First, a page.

Knife Buying Guide
Make the most of your knives. We've put together a guide to help you select the perfect knives for the way you cook!
Choosing the Right Knife for the Task
Our sets include the most frequently used knives, each designed for a particular task. Choose a multitasking set with knives that feel the most comfortable in your hand, then add individual pieces for specialized cutting jobs. Best For: Curating a collection of knives that address all kitchen prep needs. SHOP KNIFE SETS
Also called a cook's knife, a chef's knife is an everyday all-purpose knife. The wide, sturdy blade, pointed tip and comfortable handle support an efficient rocking motion for prep work. This knife is great for both precise and large-scale cutting.
Best For: Chopping, slicing, mincing, dicing and julienning; food types include: cauliflower, broccoli, carrots, brussels sprouts, garlic, peppers, onions and all proteins.
SHOP CHEF'S KNIVES
A versatile Eastern-style knife that combines a wider blade surface for large-scale chopping and mincing with a sharp tip for fast, precise slicing. Santoku means "three benefits" in Japanese. Best For: Precise mincing, dicing and slicing; food types include: celery, squash, potatoes, cabbage, eggplants, cucumbers and kale. SHOP SANTOKU KNIVES
This little knife is indispensable for precise cutting tasks, functioning like a mini chef's knife. The knife's small size and short blade (usually between 2 and 4 1/2 inches long) make it exceptionally maneuverable. Best For: Peeling, slicing, trimming and dicing smaller fruits and vegetables. Also great for everything from creating garnishes to coring tomatoes, hulling strawberries and deveining shrimp.
SHOP PARING KNIVES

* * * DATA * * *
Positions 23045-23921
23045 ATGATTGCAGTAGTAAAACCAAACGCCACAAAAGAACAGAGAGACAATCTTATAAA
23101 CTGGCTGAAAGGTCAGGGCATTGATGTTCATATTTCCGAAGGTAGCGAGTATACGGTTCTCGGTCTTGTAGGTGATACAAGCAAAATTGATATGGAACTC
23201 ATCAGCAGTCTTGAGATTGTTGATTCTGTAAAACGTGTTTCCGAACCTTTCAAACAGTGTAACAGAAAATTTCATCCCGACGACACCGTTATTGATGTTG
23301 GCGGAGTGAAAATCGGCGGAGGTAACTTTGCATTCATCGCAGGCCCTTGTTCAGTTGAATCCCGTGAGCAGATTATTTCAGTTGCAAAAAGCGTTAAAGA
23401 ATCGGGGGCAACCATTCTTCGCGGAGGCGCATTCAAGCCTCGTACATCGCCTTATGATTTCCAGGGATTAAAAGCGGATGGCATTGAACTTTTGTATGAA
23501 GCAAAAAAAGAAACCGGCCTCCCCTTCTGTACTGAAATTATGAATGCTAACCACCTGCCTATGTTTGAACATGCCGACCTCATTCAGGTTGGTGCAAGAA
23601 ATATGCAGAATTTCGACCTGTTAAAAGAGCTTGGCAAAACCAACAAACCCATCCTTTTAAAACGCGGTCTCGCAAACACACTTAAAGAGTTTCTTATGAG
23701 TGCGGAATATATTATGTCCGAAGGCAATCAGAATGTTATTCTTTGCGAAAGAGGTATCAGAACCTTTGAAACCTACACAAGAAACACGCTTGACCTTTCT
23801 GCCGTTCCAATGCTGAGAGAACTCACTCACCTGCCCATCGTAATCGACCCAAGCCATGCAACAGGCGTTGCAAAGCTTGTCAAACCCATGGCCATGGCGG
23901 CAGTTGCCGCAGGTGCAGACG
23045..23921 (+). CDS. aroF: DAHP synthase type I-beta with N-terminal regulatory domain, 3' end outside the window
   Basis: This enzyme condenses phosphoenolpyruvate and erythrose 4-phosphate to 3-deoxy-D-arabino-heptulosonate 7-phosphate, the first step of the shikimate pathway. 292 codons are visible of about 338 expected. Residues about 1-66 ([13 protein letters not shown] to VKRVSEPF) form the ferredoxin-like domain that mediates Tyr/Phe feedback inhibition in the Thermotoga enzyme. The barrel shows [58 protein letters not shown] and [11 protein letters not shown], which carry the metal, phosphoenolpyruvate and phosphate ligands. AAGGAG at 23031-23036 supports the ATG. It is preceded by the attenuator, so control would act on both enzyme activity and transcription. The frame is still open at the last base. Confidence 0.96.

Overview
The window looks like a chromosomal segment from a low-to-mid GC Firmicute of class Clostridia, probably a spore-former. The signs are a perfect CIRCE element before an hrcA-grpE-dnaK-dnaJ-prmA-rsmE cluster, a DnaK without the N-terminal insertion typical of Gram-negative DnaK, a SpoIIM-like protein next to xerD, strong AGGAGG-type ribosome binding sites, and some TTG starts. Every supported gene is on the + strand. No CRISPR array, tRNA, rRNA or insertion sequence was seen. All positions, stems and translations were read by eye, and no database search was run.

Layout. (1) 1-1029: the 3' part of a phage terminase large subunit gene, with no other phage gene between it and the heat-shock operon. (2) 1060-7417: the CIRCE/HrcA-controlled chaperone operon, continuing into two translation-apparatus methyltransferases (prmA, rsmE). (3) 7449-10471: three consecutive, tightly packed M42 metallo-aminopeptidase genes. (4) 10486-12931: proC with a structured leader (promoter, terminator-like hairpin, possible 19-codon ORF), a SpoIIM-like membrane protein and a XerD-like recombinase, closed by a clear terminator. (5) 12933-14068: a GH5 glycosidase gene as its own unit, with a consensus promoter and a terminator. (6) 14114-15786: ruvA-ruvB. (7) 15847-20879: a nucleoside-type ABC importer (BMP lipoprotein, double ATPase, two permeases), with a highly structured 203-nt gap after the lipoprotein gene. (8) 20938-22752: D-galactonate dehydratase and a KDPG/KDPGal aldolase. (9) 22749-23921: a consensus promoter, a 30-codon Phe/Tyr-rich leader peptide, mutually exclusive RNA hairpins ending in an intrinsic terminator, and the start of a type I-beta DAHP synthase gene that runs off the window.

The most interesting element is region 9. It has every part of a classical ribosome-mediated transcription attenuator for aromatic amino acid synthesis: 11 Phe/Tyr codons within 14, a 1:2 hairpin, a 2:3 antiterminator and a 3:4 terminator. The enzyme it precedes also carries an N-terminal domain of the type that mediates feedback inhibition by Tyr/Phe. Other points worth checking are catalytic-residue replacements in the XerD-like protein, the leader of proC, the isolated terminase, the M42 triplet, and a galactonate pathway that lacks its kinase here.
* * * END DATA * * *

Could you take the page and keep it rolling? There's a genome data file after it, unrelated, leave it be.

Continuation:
Available in a variety of sizes with either straight-edged or serrated blades, this tool is larger than a paring knife, but smaller than a chef's knife. It's great for more exacting work.
Best For: Precise slicing and chopping. Food types include citrus, tomatoes, soft cheeses and breads. SHOP UTILITY KNIVES
A bread knife has a long, narrow blade with scalloped/serrated edges and a pointed tip; perfect for slicing through crisp crusts without squashing the delicate interior. Best For: Slicing baked goods - from crusty artisan loaves and bagels to soft rolls and buttery brioche. Also useful for slicing tomatoes and citrus fruits. SHOP BREAD KNIVES
This traditional Japanese vegetable knife echoes the shape of a slender cleaver. The beautifully balanced blade is exceptionally sharp, so it's especially useful for precision slicing. Best For: All types of vegetable prep, including quickly chopping, slicing and mincing. You can also use the side of the blade for scooping prepped ingredients into a pot or bowl. SHOP NAKIRI KNIVES
These table knives are much sharper than classic dinner knives, combining a narrow upswept blade with a pointed tip that makes it easy to cut meat away from the bone. The knives also serve as exceedingly sharp utility knives and are great for vegetarian options like a dense cauliflower steak. Best For: Slicing tender, juicy steaks, chops, fish and other cuts of meat. SHOP STEAK KNIVES
Designed for prepping poultry and meats, this knife has a sharp, maneuverable blade that gives you precision control as you separate the flesh from bones and cartilage. Best For: Removing bones from raw poultry and meats – from a chicken breast to a leg of lamb. Also great for precise tasks like trimming a tenderloin. SHOP BONING KNIVES